South Atlantic League
Madison Bumgarner, Augusta
2-0, 0.00 ERA, 2 G, 2 GS, 14.0 IP, 9 H, 0 R, 0 ER, 0 BB, 15 SO
Since Tim Alderson was a Pitcher of the Week, it only makes sense that Bumgarner, the Giants' other first-round pitcher from the 2007 Draft, would be as well. Bumgarner didn't come as polished as Alderson, and as such, began his first season in the South Atlantic League. Maybe he belongs with Alderson, as this mark's his fourth Pitcher of the Week nod this season. For the 10th time in 20 starts, Bumgarner had two scoreless starts this week, lowering his ERA down to a Gibson-ish 1.70. The big southpaw didn't walk a batter, which leaves him with 18 walks against 125 strikeouts in 20 starts this season.

Alejandro Sanabia, Greensboro
2-0, 0.00 ERA, 2 G, 2 GS, 13.0 IP, 5 H, 0 R, 0 ER, 3 BB, 14 SO
Joining Bumgarner in representing the South Atlantic League is Sanabia, who might not be as well known, but certainly had just as good a week. In fact, he's had a better few weeks that Bumgarner, as Sanabia hasn't allowed an earned run since July 12. That streak now stands at 25 innings, during which time he's issued just four walks and 13 hits. The right-hander's ERA is down more than two points in his last four starts, and his batting average against is down nearly 50 points.

Appalachian League
Gregory Infante, Bristol
1-0, 0.69 ERA, 2 G, 2 GS, 13.0 IP, 9 H, 2 R, 1 ER, 3 BB, 13 SO
The Venezuelan started his season in Kannapolis in May, but the plug was pulled after just four appearances. It's a shame, because while Infante had two disastrous outings, he also had two very good outings, with zero runs allowed in four innings. However, the White Sox preferred Infante to gain some innings in the Appalachian League, and as such, the right-hander has looked like a man among boys. That's been particularly true this week, as Infante allowed just one earned run in two starts, striking out a season-high eight batters in his Sunday win. The victory pushed Infante to 3-2 with Bristol, though his 2.24 ERA is far more indicative of the dominance he's had since joining the league.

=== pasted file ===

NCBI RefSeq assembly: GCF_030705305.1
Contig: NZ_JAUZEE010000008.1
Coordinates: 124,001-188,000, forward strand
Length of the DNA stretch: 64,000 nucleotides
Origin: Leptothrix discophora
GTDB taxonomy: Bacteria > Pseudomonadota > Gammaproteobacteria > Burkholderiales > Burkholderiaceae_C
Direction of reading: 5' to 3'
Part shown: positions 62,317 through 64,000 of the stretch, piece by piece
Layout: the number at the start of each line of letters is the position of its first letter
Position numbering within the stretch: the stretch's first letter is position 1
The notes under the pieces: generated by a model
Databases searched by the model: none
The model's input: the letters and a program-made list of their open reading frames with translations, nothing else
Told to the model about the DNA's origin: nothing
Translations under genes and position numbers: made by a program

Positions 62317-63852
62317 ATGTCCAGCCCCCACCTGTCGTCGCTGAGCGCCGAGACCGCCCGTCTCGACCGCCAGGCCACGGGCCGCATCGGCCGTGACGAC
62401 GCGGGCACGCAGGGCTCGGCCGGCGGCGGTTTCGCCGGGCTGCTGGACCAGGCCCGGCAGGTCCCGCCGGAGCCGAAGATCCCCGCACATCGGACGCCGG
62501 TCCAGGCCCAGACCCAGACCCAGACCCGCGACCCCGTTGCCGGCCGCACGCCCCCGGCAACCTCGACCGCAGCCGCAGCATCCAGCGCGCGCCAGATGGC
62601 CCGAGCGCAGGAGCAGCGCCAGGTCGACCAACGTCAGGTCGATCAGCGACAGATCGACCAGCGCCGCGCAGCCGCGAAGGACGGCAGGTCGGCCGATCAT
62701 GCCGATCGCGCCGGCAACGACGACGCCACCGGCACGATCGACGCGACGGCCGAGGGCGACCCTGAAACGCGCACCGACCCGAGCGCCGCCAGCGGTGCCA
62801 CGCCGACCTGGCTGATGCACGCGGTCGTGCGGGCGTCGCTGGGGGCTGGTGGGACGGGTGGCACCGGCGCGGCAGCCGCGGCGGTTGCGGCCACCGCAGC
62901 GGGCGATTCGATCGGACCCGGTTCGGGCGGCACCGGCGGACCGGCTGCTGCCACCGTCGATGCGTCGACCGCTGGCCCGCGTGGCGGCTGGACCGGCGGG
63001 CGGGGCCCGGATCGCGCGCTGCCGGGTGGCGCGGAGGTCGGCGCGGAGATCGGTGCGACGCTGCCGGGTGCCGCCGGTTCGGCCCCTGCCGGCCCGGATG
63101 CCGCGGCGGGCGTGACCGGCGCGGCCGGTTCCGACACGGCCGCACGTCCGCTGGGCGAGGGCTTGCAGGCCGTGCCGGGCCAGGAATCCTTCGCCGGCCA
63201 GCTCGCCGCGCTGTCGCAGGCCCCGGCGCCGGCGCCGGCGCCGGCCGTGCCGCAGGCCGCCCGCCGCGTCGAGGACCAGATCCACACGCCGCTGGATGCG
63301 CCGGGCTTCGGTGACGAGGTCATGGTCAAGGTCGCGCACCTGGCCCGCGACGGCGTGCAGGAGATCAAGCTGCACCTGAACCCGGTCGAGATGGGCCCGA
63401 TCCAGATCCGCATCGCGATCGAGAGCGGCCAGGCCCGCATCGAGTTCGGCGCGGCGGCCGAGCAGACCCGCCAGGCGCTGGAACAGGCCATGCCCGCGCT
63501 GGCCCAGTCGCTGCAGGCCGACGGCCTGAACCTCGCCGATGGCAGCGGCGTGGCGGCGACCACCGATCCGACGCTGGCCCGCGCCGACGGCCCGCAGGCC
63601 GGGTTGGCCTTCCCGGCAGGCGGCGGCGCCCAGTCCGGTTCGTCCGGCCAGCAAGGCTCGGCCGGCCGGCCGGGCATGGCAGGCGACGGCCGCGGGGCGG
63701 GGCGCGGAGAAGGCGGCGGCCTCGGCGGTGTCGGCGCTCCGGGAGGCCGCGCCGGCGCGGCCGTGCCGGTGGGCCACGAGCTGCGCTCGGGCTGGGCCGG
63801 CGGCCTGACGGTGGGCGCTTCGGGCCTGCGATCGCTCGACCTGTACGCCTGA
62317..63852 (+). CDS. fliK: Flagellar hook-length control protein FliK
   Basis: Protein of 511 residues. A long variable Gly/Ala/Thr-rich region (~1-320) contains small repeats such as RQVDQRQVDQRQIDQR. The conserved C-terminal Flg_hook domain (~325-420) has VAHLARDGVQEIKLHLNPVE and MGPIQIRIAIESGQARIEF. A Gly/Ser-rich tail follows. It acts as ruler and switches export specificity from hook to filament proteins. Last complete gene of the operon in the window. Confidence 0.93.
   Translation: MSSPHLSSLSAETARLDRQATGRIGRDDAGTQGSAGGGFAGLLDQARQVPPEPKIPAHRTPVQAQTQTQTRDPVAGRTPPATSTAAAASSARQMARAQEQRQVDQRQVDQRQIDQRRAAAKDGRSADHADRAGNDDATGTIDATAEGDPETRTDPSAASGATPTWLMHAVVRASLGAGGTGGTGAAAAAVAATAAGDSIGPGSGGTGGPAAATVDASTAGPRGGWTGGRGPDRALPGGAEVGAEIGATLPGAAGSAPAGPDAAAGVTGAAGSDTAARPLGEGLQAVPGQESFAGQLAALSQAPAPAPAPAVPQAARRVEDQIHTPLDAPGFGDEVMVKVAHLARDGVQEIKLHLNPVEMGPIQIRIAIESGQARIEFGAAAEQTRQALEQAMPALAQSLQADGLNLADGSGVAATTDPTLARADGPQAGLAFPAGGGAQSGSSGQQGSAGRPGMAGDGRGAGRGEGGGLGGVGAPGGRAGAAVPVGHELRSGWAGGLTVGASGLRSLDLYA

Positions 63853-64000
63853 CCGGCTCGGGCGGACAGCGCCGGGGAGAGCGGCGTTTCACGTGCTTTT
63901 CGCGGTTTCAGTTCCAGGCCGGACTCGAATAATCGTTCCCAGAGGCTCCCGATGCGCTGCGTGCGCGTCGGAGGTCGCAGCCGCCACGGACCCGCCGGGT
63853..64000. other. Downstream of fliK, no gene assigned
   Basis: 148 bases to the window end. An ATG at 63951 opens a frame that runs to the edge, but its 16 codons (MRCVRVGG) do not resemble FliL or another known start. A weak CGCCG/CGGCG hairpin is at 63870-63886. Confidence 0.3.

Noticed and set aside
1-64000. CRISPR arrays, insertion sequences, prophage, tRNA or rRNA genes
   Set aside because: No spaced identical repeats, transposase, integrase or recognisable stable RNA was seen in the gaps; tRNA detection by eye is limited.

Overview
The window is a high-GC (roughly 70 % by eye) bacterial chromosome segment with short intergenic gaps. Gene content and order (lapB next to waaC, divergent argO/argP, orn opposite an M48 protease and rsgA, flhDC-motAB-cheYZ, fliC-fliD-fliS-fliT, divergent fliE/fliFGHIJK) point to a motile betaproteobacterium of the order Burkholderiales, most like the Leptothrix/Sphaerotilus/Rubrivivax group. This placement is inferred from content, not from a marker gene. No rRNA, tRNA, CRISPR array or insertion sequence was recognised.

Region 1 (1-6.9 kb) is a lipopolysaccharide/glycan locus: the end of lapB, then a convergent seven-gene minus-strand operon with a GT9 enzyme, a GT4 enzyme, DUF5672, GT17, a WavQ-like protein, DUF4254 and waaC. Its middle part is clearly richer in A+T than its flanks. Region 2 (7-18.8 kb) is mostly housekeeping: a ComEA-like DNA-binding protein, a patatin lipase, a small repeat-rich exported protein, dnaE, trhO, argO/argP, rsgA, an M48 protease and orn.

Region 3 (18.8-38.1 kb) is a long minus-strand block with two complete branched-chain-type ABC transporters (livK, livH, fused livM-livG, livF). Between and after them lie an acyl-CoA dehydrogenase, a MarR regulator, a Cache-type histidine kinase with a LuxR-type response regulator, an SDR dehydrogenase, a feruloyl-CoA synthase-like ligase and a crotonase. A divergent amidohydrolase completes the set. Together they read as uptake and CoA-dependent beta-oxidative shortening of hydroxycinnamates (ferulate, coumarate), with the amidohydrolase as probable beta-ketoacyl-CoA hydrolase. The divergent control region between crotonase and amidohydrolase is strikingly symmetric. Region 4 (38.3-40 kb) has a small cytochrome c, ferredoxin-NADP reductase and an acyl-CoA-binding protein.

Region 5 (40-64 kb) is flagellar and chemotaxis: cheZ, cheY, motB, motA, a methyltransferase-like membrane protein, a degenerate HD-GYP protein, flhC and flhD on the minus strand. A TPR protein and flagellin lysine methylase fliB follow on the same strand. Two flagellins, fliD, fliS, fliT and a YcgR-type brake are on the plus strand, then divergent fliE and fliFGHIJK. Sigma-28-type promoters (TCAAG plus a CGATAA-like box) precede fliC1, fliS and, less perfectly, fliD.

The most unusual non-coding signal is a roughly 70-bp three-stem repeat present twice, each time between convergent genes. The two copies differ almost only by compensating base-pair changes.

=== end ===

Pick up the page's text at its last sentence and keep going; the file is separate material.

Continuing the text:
Pioneer League
Taylor Sinclair, Missoula
2-0, 0.00 ERA, 2 G, 2 GS, 12.2 IP, 6 H, 1 R, 0 ER, 1 BB, 11 SO
The Osprey certainly needed a jolt in the second half, as Missoula finished the first half with the league's worst record by a country mile. Sinclair came as an unlikely savior, as the undrafted southpaw posted a mere 4.62 ERA as a senior at the University of Northern Iowa this spring. However, against wood bats, Sinclair has been a revelation, pitching Missoula to two wins with a pair of dominant starts. The lefty now has 13 strikeouts in three appearances with the Osprey, a quarter of the number of whiffs he had in his senior college season.

New York-Penn League
Trevor Feeney, Oneonta
1-0, 0.00 ERA, 1 G, 1 GS, 8.0 IP, 1 H, 0 R, 0 ER, 1 BB, 9 SO
The Tigers added Feeney to their rotation on June 27, as the right-hander had earned a win in his final relief appearance with three shutout innings. However, in six starts before this week, winning became very difficult to come by for Feeney. Entering his Friday start, the Northern Illinois University product had a 5.33 ERA as a starter with Oneonta. Entering his start, he was in the middle of a three-game losing streak, during which time he had allowed eight earned runs in 15 innings. However, Feeney bounced back in a big way on Friday, allowing just one hit in eight shutout innings with a win over Tri-City in his second straight start against the ValleyCats.

Northwest League
Geoff Vandel, Eugene
1-0, 0.00 ERA, 1 G, 1 GS, 6.0 IP, 3 H, 0 R, 0 ER, 1 BB, 4 SO
Remove a seven-run outing on July 16 from Geoff Vandel's nine-start season, and his ERA drops to 1.83. Of course, baseball statistics are not so forgiving, so the best Vandel can do now is continue to pitch like a 1.83 ERA pitcher and keep his numbers dropping. He has certainly done the part in his last two outings, both scoreless starts that give him an 11-inning scoreless streak. Now in his third season in Eugene, Vandel is enjoying his most success as his command has been good and hitters are batting just .231 off the southpaw. Vandel has been particularly dominant against right-handed batters, who are hitting just .172 off the lefty in 116 at-bats this season.

Bryan Smith is an associate reporter for MLB.com. This story was not subject to the approval of the National Association of Professional Baseball Leagues or its clubs.